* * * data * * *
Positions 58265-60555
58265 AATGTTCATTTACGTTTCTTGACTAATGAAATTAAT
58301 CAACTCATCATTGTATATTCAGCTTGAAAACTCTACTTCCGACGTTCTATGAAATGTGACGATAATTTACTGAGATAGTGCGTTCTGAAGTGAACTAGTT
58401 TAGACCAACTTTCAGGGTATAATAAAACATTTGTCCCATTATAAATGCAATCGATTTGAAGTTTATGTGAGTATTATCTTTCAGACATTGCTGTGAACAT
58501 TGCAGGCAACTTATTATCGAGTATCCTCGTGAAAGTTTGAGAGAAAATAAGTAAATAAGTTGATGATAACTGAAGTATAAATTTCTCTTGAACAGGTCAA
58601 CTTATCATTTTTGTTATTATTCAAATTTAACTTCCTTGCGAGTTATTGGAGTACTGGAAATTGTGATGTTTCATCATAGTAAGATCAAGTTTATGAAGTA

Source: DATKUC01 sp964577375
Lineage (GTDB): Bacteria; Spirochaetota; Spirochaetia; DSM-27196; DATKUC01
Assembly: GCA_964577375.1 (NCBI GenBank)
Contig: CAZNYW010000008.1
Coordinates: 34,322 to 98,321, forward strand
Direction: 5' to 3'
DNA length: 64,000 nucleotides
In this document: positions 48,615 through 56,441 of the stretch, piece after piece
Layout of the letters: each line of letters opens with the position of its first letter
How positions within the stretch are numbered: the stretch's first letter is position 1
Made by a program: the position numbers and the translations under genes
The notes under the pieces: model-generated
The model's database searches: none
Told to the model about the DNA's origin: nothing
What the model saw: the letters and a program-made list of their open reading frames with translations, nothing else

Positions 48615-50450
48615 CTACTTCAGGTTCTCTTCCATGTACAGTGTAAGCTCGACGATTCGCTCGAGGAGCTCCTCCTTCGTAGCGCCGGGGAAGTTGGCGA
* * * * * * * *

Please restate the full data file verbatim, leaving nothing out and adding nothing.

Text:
Positions 58265-60555
58265 AATGTTCATTTACGTTTCTTGACTAATGAAATTAAT
58301 CAACTCATCATTGTATATTCAGCTTGAAAACTCTACTTCCGACGTTCTATGAAATGTGACGATAATTTACTGAGATAGTGCGTTCTGAAGTGAACTAGTT
58401 TAGACCAACTTTCAGGGTATAATAAAACATTTGTCCCATTATAAATGCAATCGATTTGAAGTTTATGTGAGTATTATCTTTCAGACATTGCTGTGAACAT
58501 TGCAGGCAACTTATTATCGAGTATCCTCGTGAAAGTTTGAGAGAAAATAAGTAAATAAGTTGATGATAACTGAAGTATAAATTTCTCTTGAACAGGTCAA
58601 CTTATCATTTTTGTTATTATTCAAATTTAACTTCCTTGCGAGTTATTGGAGTACTGGAAATTGTGATGTTTCATCATAGTAAGATCAAGTTTATGAAGTA

Source: DATKUC01 sp964577375
Lineage (GTDB): Bacteria; Spirochaetota; Spirochaetia; DSM-27196; DATKUC01
Assembly: GCA_964577375.1 (NCBI GenBank)
Contig: CAZNYW010000008.1
Coordinates: 34,322 to 98,321, forward strand
Direction: 5' to 3'
DNA length: 64,000 nucleotides
In this document: positions 48,615 through 56,441 of the stretch, piece after piece
Layout of the letters: each line of letters opens with the position of its first letter
How positions within the stretch are numbered: the stretch's first letter is position 1
Made by a program: the position numbers and the translations under genes
The notes under the pieces: model-generated
The model's database searches: none
Told to the model about the DNA's origin: nothing
What the model saw: the letters and a program-made list of their open reading frames with translations, nothing else

Positions 48615-50450
48615 CTACTTCAGGTTCTCTTCCATGTACAGTGTAAGCTCGACGATTCGCTCGAGGAGCTCCTCCTTCGTAGCGCCGGGGAAGTTGGCGA